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The Justice Department filed a civil lawsuit Thursday to block UnitedHealth Group's proposed acquisition of Change Healthcare, a $13 billion deal the federal government says could potentially harm millions of Americans by lowering the quality of health insurance while making coverage more costly.

The lawsuit highlights UnitedHealth Group's ownership of UnitedHealthcare, which is the nation's largest health insurer. Calling the Minnetonka-based company a "behemoth," the complaint argues that UnitedHealth would amass too much power in the arcane and competitively sensitive world of electronic data transactions between carriers and health care providers.

The deal to buy Nashville-based Change Healthcare, first announced in January 2021, would damage competition in the market for key technologies used by insurers to process claims and reduce health care costs, the suit alleges. Attorneys general in Minnesota and New York are joining the Justice Department in the litigation.

"If America's largest health insurer is permitted to acquire a major rival for critical health care claims technologies, it will undermine competition for health insurance and stifle innovation in the employer health insurance markets," U.S. Attorney General Merrick Garland said in a news release. "The Justice Department is committed to challenging anticompetitive mergers, particularly those at the intersection of health care and data."

UnitedHealth Group countered in a statement Thursday that the acquisition would help lower costs by increasing efficiency and reducing friction across the health care system.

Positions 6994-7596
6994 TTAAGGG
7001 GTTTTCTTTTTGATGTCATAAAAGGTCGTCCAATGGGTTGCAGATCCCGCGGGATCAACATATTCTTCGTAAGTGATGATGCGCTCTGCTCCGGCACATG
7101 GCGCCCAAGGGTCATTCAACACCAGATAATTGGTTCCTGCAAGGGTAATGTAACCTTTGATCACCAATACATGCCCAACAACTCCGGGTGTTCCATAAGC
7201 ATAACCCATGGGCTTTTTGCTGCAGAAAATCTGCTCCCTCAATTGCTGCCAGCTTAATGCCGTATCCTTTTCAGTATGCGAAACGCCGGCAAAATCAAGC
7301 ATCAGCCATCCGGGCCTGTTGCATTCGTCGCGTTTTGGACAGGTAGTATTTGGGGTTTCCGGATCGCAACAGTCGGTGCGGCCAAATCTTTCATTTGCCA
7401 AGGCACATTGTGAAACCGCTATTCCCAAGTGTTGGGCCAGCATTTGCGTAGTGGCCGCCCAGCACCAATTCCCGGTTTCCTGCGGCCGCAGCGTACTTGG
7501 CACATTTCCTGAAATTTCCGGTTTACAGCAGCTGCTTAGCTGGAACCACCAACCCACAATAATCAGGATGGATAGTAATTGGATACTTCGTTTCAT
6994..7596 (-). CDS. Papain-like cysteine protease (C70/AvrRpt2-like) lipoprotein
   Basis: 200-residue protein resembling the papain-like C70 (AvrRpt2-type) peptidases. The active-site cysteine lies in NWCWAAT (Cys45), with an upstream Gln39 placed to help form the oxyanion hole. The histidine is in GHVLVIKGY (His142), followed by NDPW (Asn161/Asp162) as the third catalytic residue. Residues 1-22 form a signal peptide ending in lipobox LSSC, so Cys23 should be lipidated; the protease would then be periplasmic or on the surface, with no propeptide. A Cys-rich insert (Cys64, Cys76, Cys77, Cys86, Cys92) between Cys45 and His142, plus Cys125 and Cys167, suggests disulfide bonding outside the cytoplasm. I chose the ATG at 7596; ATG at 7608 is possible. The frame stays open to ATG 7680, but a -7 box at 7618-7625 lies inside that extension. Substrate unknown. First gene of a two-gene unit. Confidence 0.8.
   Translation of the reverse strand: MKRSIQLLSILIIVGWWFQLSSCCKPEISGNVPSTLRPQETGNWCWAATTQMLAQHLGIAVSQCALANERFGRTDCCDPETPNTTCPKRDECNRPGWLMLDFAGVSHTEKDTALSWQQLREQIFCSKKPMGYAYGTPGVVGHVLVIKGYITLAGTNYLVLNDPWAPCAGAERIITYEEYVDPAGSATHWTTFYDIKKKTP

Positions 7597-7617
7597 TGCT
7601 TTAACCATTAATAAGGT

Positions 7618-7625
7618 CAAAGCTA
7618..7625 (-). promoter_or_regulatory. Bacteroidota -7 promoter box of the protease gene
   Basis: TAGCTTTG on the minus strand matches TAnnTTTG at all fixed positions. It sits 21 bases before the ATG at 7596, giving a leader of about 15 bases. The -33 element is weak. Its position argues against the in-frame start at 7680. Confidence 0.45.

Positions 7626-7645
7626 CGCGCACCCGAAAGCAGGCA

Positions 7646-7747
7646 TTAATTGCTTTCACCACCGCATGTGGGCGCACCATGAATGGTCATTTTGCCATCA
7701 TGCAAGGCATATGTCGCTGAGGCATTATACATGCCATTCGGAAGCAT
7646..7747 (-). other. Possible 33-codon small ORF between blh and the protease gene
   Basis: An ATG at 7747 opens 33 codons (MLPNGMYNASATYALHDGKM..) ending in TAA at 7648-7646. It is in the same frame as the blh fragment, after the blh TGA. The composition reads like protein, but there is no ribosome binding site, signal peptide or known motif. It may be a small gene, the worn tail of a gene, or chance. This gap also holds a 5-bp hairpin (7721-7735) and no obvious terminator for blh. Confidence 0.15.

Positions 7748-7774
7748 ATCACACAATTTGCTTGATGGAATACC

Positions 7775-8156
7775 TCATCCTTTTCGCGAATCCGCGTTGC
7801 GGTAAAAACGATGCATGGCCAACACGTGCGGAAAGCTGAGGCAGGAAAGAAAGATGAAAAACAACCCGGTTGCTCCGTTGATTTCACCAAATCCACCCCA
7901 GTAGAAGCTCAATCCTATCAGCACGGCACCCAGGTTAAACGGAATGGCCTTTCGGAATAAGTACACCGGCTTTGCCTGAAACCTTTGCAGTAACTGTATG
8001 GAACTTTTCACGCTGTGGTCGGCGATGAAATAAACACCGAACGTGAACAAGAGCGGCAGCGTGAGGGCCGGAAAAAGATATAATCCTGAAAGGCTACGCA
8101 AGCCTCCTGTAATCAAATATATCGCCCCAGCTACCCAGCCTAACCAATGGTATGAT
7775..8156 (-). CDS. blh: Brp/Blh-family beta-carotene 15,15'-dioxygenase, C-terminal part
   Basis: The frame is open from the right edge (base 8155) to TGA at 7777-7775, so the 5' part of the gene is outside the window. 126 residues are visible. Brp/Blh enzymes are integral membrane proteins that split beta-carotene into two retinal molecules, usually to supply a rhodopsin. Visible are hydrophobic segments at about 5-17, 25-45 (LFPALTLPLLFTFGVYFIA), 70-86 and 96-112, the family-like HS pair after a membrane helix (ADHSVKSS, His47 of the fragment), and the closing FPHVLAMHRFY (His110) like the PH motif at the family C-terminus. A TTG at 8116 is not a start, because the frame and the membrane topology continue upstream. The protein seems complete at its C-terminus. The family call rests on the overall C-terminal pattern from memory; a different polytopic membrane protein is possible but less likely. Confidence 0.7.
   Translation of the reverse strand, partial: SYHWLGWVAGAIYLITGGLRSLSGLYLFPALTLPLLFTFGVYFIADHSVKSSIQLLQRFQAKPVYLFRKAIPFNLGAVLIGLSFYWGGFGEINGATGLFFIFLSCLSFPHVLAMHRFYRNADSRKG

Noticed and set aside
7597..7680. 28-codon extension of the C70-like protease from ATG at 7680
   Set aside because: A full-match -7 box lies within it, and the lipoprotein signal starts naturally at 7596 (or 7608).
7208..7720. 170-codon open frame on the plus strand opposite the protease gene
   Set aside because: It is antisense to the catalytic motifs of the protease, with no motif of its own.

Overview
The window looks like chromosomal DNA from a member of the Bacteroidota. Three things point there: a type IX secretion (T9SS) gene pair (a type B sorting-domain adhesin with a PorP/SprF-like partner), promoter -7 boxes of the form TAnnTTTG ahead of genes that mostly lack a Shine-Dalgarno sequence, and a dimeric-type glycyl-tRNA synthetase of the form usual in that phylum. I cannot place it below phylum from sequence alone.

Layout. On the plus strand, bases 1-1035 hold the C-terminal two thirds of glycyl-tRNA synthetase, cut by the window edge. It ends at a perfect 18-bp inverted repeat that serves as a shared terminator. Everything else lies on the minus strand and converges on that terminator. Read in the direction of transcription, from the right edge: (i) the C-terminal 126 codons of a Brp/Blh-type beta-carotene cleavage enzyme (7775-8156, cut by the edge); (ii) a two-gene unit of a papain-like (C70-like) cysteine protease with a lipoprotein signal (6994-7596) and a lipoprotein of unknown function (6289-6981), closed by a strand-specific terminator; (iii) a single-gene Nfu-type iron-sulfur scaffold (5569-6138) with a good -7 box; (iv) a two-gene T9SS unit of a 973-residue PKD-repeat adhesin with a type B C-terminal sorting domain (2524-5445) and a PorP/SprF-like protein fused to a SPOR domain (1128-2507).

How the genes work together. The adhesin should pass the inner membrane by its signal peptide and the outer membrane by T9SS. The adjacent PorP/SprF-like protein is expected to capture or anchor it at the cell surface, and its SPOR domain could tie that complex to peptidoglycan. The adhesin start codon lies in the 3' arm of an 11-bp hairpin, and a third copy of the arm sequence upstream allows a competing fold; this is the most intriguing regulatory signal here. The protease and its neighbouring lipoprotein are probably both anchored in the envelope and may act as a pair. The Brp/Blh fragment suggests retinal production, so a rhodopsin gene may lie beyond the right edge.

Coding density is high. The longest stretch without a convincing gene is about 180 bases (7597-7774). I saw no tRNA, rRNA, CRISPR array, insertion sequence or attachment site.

"The department's deeply flawed position is based on highly speculative theories that do not reflect the realities of the health care system," the company said. "We will defend our case vigorously."

The lawsuit scrutinizes an acquisition that seems in keeping with a well-established pattern at UnitedHealth Group. For decades, the company's Optum division has achieved outsized growth by selling products to the health insurance rivals of UnitedHealthcare and/or the hospitals and clinics that must negotiate payment rates with the giant health insurer.

UnitedHealth Group executives have stressed over the years how UnitedHealthcare and Optum operate as separate units, so customer information isn't passed between the two divisions.

With the proposed acquisition, Change Healthcare would become part of OptumInsight, a business unit that sells technology and data consulting services to insurers and health care providers. Optum has two other units — one that runs outpatient medical centers and another that's a pharmaceutical benefits manager.

The lawsuit, which was filed in the U.S. District Court for the District of Columbia, argues that Change Healthcare provides technology that's essential to rival health insurers that are trying to compete with UnitedHealthcare.

The complaint asserts that Change Healthcare operates the nation's largest electronic data interchange (EDI) clearinghouse, which health care providers use to submit claims for payment and insurers use to provide remittances. Taken together, the information is known as claims data, the lawsuit says, and the information "provides a window into the inner workings of the health insurers and their plans."